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View Full Version : Neutron Stars, Rigid or Plastic?



BigDon
2008-Oct-29, 09:24 PM
If one could bisect a neutron star would the two halves each assume a spherical shape?

If so, would it be gradual or instantaneous?

cjameshuff
2008-Oct-29, 10:20 PM
If one could bisect a neutron star would the two halves each assume a spherical shape?

If so, would it be gradual or instantaneous?

Yes, and quickly...but probably very messily. I've wondered similar things about (enormously unlikely) scenarios such as two neutron stars making a high speed pass within their Roche limits, and thus scattering former neutron star matter all over the place while losing a great deal of mass. Such material is almost certainly not stable outside of the pressures in a neutron star, so I think what you'd end up with would probably be best described as a pair of very odd white dwarfs.

Romanus
2008-Oct-30, 03:05 AM
Ignoring the energy required to split a neutron star, doing so would halve the mass--and hence, gravitational compression--of each half, probably well below the threshold needed to maintain neutron degeneracy. The bottom line: BOOM!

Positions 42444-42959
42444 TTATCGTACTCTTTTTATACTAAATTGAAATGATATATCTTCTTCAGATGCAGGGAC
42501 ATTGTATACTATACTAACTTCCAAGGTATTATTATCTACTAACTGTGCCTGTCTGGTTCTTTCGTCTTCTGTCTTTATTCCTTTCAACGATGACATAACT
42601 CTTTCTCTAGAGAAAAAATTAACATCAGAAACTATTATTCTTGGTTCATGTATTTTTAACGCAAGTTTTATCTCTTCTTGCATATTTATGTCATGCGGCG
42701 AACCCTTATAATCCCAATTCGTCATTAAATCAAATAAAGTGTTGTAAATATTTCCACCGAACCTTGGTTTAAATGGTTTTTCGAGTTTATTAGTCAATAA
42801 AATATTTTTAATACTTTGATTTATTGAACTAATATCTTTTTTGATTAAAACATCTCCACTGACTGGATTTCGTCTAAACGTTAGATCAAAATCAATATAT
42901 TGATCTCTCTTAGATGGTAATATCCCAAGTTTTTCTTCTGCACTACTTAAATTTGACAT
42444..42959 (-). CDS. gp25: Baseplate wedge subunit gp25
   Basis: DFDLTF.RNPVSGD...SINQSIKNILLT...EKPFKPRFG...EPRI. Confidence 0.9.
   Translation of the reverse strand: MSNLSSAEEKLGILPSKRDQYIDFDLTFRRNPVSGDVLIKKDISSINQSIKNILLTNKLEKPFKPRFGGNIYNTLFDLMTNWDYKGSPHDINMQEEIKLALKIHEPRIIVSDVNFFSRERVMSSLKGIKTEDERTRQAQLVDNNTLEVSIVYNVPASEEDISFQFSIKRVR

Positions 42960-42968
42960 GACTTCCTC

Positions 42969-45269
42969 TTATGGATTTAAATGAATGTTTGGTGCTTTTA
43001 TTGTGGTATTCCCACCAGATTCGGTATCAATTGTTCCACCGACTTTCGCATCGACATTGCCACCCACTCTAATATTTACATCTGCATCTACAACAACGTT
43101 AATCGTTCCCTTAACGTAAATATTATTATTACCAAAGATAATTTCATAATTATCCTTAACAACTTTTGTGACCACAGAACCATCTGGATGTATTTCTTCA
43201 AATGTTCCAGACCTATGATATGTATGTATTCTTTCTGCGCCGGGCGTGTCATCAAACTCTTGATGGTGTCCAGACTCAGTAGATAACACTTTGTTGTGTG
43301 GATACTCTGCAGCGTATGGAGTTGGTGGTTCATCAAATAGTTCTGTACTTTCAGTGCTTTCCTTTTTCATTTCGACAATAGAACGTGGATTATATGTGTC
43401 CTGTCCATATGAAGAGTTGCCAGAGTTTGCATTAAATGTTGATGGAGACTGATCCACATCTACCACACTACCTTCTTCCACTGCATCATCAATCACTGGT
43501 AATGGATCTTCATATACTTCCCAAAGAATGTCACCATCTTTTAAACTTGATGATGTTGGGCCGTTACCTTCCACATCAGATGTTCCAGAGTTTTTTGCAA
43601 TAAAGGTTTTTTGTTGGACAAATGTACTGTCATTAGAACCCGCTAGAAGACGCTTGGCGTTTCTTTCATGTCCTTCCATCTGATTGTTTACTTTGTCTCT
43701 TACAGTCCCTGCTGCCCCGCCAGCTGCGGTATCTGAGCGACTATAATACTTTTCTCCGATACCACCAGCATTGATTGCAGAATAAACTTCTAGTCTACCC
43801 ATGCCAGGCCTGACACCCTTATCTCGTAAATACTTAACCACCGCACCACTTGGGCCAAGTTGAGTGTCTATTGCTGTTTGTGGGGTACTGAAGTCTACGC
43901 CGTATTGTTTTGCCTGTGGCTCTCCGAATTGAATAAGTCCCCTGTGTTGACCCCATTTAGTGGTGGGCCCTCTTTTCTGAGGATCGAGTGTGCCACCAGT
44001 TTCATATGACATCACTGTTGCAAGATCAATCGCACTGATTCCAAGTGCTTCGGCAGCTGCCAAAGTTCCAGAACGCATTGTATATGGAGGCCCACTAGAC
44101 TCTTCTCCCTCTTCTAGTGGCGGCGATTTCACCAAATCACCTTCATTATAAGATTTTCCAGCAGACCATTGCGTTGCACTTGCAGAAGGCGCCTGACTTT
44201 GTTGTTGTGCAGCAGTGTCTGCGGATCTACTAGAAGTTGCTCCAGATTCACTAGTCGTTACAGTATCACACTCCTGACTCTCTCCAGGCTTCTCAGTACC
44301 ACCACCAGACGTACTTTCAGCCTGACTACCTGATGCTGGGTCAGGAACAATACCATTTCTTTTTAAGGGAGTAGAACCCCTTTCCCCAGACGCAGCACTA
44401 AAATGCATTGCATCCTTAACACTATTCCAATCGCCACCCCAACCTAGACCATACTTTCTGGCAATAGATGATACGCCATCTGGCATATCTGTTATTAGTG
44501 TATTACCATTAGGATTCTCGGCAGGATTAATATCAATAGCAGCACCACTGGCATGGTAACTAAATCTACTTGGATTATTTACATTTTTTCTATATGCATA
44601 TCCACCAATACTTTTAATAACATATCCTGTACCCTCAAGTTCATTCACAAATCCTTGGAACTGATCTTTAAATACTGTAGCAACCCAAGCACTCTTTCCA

alainprice
2008-Oct-30, 07:48 PM
Wasn't there some talk about neutron stars undergoing 'quakes' as a means for the spin rates to drastically and quickly change.

Wouldn't this imply that the neutron star has some stability(or stacking) within it that limits the 'plasticity' you are referring to?

trinitree88
2008-Oct-31, 12:01 AM
The viscosity of a neutron star is related to it's Reynold number as in :http://www.journals.uchicago.edu/doi/abs/10.1086/505422. The nucleons,(it's not all neutrons, but a mix of neutrons and protons) become distorted into bean shapes, so your traditional modes of close packing for spheres have to be modified ,too. This lends itself to more axisymmetric flows, with the star able to flex it's star quakes with a radial symmetry. I believe one of the other threads indicated that the height of the ridges was ~ the width of a nucleon...it's still smooth.
Free neutrons are affected strongly by magnetic fields of the order of 1011 to 1013 Gauss, having their half-lives drop precipitously...and this is the range of field strenghts of neutron stars. Whether this plays into the polar emissions of neutron stars is in dispute as they expect less effect for bound ones.


Reynolds number, see:http://en.wikipedia.org/wiki/Reynolds_number